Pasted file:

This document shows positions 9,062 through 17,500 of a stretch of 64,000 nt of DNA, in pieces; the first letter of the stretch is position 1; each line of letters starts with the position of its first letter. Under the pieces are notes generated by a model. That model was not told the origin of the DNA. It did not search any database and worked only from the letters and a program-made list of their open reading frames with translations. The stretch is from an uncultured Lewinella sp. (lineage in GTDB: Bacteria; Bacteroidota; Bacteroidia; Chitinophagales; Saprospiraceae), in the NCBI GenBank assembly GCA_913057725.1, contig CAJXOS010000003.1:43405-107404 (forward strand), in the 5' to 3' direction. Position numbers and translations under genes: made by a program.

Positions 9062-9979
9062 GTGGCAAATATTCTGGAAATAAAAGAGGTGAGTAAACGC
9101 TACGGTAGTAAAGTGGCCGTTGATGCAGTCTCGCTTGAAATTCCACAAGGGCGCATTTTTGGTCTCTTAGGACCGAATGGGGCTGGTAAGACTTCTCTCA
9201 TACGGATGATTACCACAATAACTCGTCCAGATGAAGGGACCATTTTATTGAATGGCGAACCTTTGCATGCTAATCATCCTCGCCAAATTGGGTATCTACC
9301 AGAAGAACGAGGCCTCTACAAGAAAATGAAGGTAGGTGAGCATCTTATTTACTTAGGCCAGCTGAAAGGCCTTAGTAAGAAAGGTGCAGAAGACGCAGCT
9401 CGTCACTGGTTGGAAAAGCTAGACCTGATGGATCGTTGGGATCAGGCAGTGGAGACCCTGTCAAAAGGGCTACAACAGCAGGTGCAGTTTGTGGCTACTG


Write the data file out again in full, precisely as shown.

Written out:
This document shows positions 9,062 through 17,500 of a stretch of 64,000 nt of DNA, in pieces; the first letter of the stretch is position 1; each line of letters starts with the position of its first letter. Under the pieces are notes generated by a model. That model was not told the origin of the DNA. It did not search any database and worked only from the letters and a program-made list of their open reading frames with translations. The stretch is from an uncultured Lewinella sp. (lineage in GTDB: Bacteria; Bacteroidota; Bacteroidia; Chitinophagales; Saprospiraceae), in the NCBI GenBank assembly GCA_913057725.1, contig CAJXOS010000003.1:43405-107404 (forward strand), in the 5' to 3' direction. Position numbers and translations under genes: made by a program.

Positions 9062-9979
9062 GTGGCAAATATTCTGGAAATAAAAGAGGTGAGTAAACGC
9101 TACGGTAGTAAAGTGGCCGTTGATGCAGTCTCGCTTGAAATTCCACAAGGGCGCATTTTTGGTCTCTTAGGACCGAATGGGGCTGGTAAGACTTCTCTCA
9201 TACGGATGATTACCACAATAACTCGTCCAGATGAAGGGACCATTTTATTGAATGGCGAACCTTTGCATGCTAATCATCCTCGCCAAATTGGGTATCTACC
9301 AGAAGAACGAGGCCTCTACAAGAAAATGAAGGTAGGTGAGCATCTTATTTACTTAGGCCAGCTGAAAGGCCTTAGTAAGAAAGGTGCAGAAGACGCAGCT
9401 CGTCACTGGTTGGAAAAGCTAGACCTGATGGATCGTTGGGATCAGGCAGTGGAGACCCTGTCAAAAGGGCTACAACAGCAGGTGCAGTTTGTGGCTACTG